CaltechAUTHORS
  A Caltech Library Service

Earthquake Early Warning ShakeAlert 2.0: Public Rollout

Kohler, Monica D. and Smith, Deborah E. and Andrews, Jennifer and Chung, Angela I. and Hartog, Renate and Henson, Ivan and Given, Douglas D. and de Groot, Robert and Guiwits, Stephen (2020) Earthquake Early Warning ShakeAlert 2.0: Public Rollout. Seismological Research Letters, 91 (3). pp. 1763-1775. ISSN 0895-0695. https://resolver.caltech.edu/CaltechAUTHORS:20200506-122500671

[img] PDF - Accepted Version
See Usage Policy.

3003Kb
[img] PDF (Supplementary data) - Supplemental Material
See Usage Policy.

659Kb

Use this Persistent URL to link to this item: https://resolver.caltech.edu/CaltechAUTHORS:20200506-122500671

Abstract

The ShakeAlert earthquake early warning system is designed to automatically identify and characterize the initiation and rupture evolution of large earthquakes, estimate the intensity of ground shaking that will result, and deliver alerts to people and systems that may experience shaking, prior to the occurrence of shaking at their location. It is configured to issue alerts to locations within the West Coast of the United States. In 2018, ShakeAlert 2.0 went live in a regional public test in the first phase of a general public rollout. The ShakeAlert system is now providing alerts to more than 60 institutional partners in the three states of the western United States where most of the nation’s earthquake risk is concentrated: California, Oregon, and Washington. The ShakeAlert 2.0 product for public alerting is a message containing a polygon enclosing a region predicted to experience modified Mercalli intensity (MMI) threshold levels that depend on the delivery method. Wireless Emergency Alerts are delivered for M 5+ earthquakes with expected shaking of MMI≥IV⁠. For cell phone apps, the thresholds are M 4.5+ and MMI≥III⁠. A polygon format alert is the easiest description for selective rebroadcasting mechanisms (e.g., cell towers) and is a requirement for some mass notification systems such as the Federal Emergency Management Agency’s Integrated Public Alert and Warning System. ShakeAlert 2.0 was tested using historic waveform data consisting of 60 M 3.5+ and 25 M 5.0+ earthquakes, in addition to other anomalous waveforms such as calibration signals. For the historic event test, the average M 5+ false alert and missed event rates for ShakeAlert 2.0 are 8% and 16%. The M 3.5+ false alert and missed event rates are 10% and 36.7%. Real‐time performance metrics are also presented to assess how the system behaves in regions that are well‐instrumented, sparsely instrumented, and for offshore earthquakes.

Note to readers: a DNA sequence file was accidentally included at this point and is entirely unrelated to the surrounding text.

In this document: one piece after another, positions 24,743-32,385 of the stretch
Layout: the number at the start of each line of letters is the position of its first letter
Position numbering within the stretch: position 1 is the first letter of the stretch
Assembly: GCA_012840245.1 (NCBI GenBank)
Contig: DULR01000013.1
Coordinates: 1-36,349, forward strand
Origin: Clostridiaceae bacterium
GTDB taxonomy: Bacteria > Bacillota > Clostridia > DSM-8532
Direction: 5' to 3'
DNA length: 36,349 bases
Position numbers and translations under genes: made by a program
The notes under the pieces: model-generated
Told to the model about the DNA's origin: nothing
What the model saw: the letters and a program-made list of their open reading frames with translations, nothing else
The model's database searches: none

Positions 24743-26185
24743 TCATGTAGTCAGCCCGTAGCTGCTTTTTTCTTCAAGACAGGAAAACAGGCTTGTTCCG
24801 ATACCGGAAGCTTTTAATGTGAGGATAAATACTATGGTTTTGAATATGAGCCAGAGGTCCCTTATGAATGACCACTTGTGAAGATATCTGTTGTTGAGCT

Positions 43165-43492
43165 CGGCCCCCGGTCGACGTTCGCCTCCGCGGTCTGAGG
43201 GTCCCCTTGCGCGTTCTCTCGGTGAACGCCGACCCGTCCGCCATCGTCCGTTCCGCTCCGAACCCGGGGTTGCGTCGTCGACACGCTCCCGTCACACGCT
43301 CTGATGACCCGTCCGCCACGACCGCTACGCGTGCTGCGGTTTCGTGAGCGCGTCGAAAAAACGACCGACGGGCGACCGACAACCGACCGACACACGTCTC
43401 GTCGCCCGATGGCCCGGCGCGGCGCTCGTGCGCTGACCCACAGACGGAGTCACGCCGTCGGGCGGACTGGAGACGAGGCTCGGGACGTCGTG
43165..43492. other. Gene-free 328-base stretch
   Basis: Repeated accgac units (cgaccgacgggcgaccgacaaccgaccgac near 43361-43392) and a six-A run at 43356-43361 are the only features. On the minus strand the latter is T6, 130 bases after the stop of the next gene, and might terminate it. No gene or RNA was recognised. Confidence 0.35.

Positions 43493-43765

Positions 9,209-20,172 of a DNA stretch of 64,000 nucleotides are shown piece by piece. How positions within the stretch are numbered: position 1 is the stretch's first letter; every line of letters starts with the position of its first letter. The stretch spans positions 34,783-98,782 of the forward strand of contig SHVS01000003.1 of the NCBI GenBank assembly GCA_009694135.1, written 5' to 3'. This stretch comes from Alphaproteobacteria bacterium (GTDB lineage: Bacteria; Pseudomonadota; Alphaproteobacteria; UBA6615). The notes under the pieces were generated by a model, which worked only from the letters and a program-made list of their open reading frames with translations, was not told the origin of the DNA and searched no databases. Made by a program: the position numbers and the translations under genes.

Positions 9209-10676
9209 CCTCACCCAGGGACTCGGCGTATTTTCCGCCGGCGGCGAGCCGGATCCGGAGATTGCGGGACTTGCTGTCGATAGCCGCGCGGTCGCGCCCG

Item Type:Article
Related URLs:
URLURL TypeDescription
https://doi.org/10.1785/0220190245DOIArticle
ORCID:
AuthorORCID
Andrews, Jennifer0000-0002-5679-5565
Additional Information:© 2020 Seismological Society of America. Manuscript received 4 September 2019; Published online 8 April. Funding for ShakeAlert has been provided primarily by the U.S. Geological Survey (USGS), California Governor's Office of Emergency Services (Cal OES), the State of Oregon, and the Gordon and Betty Moore Foundation. The authors are grateful for the useful and comprehensive reviews of this article provided by Sarah Minson and Debi Kilb. Credit goes to Elijah Marchese for creating Figure S4. Any use of trade, firm, or product names is for descriptive purposes only and does not imply endorsement by the U.S. Government. Data and Resources: All historic event test data used here can be found at http://scedc.caltech.edu/research-tools/eewtesting.html. Some plots were made using the Generic Mapping Tools v.4.2.1 (www.soest.hawaii.edu/gmt; Wessel and Smith, 1998). Open‐source Neural Autonomic Transport System (NATS) messaging system software can be downloaded from https://nats.io. The ShakeMap scenario data are available from https://earthquake.usgs.gov/scenarios/catalog. The Hayward scenario data can be found at https://earthquake.usgs.gov/scenarios/eventpage/nclegacyhaywardrodgerscreekrchnhsm7p3_se#shakemap. The San Andreas scenario data are from https://earthquake.usgs.gov/scenarios/eventpage/sclegacyspsanandreasbbnmsmnsbssbbgcom7p9_se#shakemap. The Cascadia scenario data are from https://earthquake.usgs.gov/scenarios/eventpage/bssc2014cascadia_sub0_m9p34_se#shakemap. The other relevant data are from ShakeAlert.org and MyShakeAlert.org. All websites were last accessed in March 2020. Supplemental material contains four figures and a detailed description of ground‐motion assessment tests.
Group:Seismological Laboratory
Funders:
Funding AgencyGrant Number
USGSUNSPECIFIED
California Office of Emergency ServicesUNSPECIFIED
State of OregonUNSPECIFIED
Gordon and Betty Moore FoundationUNSPECIFIED
Issue or Number:3
Record Number:CaltechAUTHORS:20200506-122500671
Persistent URL:https://resolver.caltech.edu/CaltechAUTHORS:20200506-122500671
Official Citation:Monica D. Kohler, Deborah E. Smith, Jennifer Andrews, Angela I. Chung, Renate Hartog, Ivan Henson, Douglas D. Given, Robert de Groot, Stephen Guiwits; Earthquake Early Warning ShakeAlert 2.0: Public Rollout. Seismological Research Letters ; 91 (3): 1763–1775. doi: https://doi.org/10.1785/0220190245
Usage Policy:No commercial reproduction, distribution, display or performance rights in this work are provided.
ID Code:103034
Collection:CaltechAUTHORS
Deposited By: Tony Diaz
Deposited On:06 May 2020 19:36
Last Modified:13 Jul 2020 20:23

Repository Staff Only: item control page